Even the most skilled and experienced of cannabis growers who keeps their grow op immaculately clean will eventually run into a mold problem. Indeed, mold happens to be a common complication when it comes to caring for your crop. And while it doesn’t necessarily mean your marijuana is ruined, it can be annoying to remedy, so you want to keep on top of it as much as you can. How can you spot it? How do you treat it? More importantly, what can you do to prevent it from happening again?

Signs That Bud Rot Is Attacking Your Cannabis

While there are a variety of mold and mildew issues that can occur, the two most likely culprits that the average cannabis grower will face are botrytis (a.k.a bud rot) and powdery mildew.

Bud rot sets in at the base of the plant stem, which can make it difficult to spot right away. Keep an eye out to see if the leaves surrounding your colas (i.e., the cluster of buds that grow tightly together) become withered, discolored or dried out. If you spot those warning signs, look closer to see if any of your buds have white, gray or blue-green fluff growing among them. This can cause your flower to dry out completely and crumble (if you have low humidity) or turn sludge-like (if there’s high humidity).

As bud rot worsens, you’ll notice black spots in the mold. These are mold spores that can easily spread to other plants, thus ruining an entire crop. These spores are also unhealthy for you to inhale — so wear a mask and do not breathe them in if you spot them on your plants. However, if you’re checking your plants regularly, you should be able to catch the rot before it gets to this stage.

How To Spot Powdery Mildew On Your Cannabis Crop

Powdery mildew, on the other hand, looks exactly like it sounds. You’ll be able to spot it on the leaves of your plant first, looking like a fine coating of baby powder. If not treated, it will spread from the leaves to the rest of the plant. The powder prohibits photosynthesis, and if left untreated, will cause your plants to yellow, wither away, and eventually die. Like bud rot, if powdery mildew is left to spread, it will produce dangerous black mold spores that can easily spread to other plants.

There are three different things that together create the perfect environment for these types of molds to form:

  1. Stagnant air
  2. Cool temperatures
  3. Excess moisture and humidity

Mold thrives in areas that are dank and damp, so do your best to mitigate those conditions, which is a lot easier for indoor growers to do. Keep your temps above 68 degrees Fahrenheit to avoid it being too cool. You should also be able to control your humidity levels with the proper ventilation, which will help prevent stagnant air.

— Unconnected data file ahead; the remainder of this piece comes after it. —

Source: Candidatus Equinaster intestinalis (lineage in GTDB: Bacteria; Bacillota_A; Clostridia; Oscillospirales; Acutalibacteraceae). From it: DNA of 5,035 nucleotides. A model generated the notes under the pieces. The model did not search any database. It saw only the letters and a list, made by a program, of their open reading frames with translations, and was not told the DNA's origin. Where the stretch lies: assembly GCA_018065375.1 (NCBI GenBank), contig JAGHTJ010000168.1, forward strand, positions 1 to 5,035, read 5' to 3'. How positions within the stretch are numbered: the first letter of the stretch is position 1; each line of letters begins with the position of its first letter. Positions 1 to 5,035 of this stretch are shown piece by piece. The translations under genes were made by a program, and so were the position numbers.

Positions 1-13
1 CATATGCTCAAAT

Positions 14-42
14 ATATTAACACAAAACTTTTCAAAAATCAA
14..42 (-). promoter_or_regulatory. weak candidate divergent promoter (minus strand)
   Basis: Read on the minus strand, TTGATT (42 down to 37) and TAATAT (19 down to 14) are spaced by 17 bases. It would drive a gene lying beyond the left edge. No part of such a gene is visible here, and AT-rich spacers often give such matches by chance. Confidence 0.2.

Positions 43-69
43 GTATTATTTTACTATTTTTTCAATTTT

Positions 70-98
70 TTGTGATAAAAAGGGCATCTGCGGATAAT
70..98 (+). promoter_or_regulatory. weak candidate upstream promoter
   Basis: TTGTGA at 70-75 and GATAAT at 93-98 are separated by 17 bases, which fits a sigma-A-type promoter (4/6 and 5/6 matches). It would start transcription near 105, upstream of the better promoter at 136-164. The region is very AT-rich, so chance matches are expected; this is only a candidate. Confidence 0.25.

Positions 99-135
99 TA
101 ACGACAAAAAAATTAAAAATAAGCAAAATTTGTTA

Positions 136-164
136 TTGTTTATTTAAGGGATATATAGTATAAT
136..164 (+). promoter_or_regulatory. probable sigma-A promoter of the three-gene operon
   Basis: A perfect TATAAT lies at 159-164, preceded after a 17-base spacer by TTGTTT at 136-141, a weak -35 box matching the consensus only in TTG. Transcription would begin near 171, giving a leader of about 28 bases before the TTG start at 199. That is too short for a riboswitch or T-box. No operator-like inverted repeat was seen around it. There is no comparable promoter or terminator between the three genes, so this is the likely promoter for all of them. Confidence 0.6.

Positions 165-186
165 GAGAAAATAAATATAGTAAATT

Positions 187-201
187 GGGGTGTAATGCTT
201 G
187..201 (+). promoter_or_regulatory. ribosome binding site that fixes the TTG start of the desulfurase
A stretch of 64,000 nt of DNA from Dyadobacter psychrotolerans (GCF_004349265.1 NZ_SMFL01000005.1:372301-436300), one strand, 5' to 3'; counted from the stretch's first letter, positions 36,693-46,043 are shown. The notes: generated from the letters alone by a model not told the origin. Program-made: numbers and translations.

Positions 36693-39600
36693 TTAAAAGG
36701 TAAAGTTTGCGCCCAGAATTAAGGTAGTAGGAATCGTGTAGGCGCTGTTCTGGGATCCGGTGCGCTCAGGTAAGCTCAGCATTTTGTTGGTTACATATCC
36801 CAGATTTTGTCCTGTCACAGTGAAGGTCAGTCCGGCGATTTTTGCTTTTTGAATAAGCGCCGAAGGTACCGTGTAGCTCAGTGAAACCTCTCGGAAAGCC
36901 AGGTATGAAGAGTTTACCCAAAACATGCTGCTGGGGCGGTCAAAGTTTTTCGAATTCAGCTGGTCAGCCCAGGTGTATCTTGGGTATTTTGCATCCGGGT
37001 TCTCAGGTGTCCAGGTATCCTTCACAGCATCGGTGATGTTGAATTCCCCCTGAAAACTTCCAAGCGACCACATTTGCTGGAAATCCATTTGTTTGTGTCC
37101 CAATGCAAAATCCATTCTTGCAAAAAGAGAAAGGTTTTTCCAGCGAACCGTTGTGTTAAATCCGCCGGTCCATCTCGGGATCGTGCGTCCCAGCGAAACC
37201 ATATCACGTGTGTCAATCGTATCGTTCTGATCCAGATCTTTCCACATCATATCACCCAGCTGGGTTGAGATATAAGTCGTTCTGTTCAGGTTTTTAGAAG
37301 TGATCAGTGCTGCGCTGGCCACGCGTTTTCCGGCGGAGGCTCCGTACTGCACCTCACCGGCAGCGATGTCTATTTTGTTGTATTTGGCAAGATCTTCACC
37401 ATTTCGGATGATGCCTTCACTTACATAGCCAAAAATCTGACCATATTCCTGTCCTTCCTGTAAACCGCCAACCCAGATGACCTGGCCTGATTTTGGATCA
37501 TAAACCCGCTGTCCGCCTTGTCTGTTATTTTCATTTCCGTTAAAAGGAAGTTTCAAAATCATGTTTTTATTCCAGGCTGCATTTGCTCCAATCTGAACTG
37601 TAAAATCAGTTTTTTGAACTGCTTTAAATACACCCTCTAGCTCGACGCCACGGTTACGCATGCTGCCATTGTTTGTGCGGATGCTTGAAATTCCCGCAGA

Powdery mildew spores are airborne and can be easily spread through the air from one plant to another.

What To Do If Your Cannabis Crop Succumbs To Mold

However, mold can creep in even if you do your best to prevent it. If your plants do succumb to either bud rot or powdery mildew, there are a number of things you can do.

First, decide if the plants are too far gone enough to save. If you haven’t been as observant and are already seeing black spores, it may be time to bite the bullet and end those contaminated plants to start your grow op from scratch. However, if you catch mold at the starting stages, there is hope. First of all, make sure that all three elements — temperature, humidity and air flow — are at the correct levels before pressing on.

There are commercial products you can purchase to combat bud rot and powdery mildew, or you can whip up some proven homemade remedies. If you’re able to completely move the infected plants away from healthy ones, then that’s a good place to start.

For bud rot, a commercial product is most likely the way to go to ensure it’s fully taken care of. When it comes to powdery mildew, you can spray it with fungicides, but remember that you’ll likely be consuming what you’re spraying, so you have to ensure buds are appropriately flushed before harvest.

If you don’t wish to foliar spray with fungicides, there are alternative, nontoxic treatments, like a cider vinegar/water mixture. Other home remedies include a mixture of baking soda, water and dish soap. However, if neither of these are strong enough for your plants, then you may want to consider a commercial-strength product.

When you find a telltale ruined leaf that indicates bud rot, it’s a good idea to turn your grow-op fans off before cutting the affected branch from your crop. Next, swab the cut section with isopropyl alcohol (as well as your cutting tool, so as to discourage cross-contamination). However, often is the case that cutting off buds afflicted with bud rot will not be enough.

Salvage damaged cannabis flower by placing it in a clear alcohol, such as gin or vodka, which will extract THC from the buds and eliminate the mold.

And of course, once your crop is mold free, continue to keep a vigilant eye on your plants and work on maintaining as balanced a grow environment as possible to ensure your cannabis stays mold free.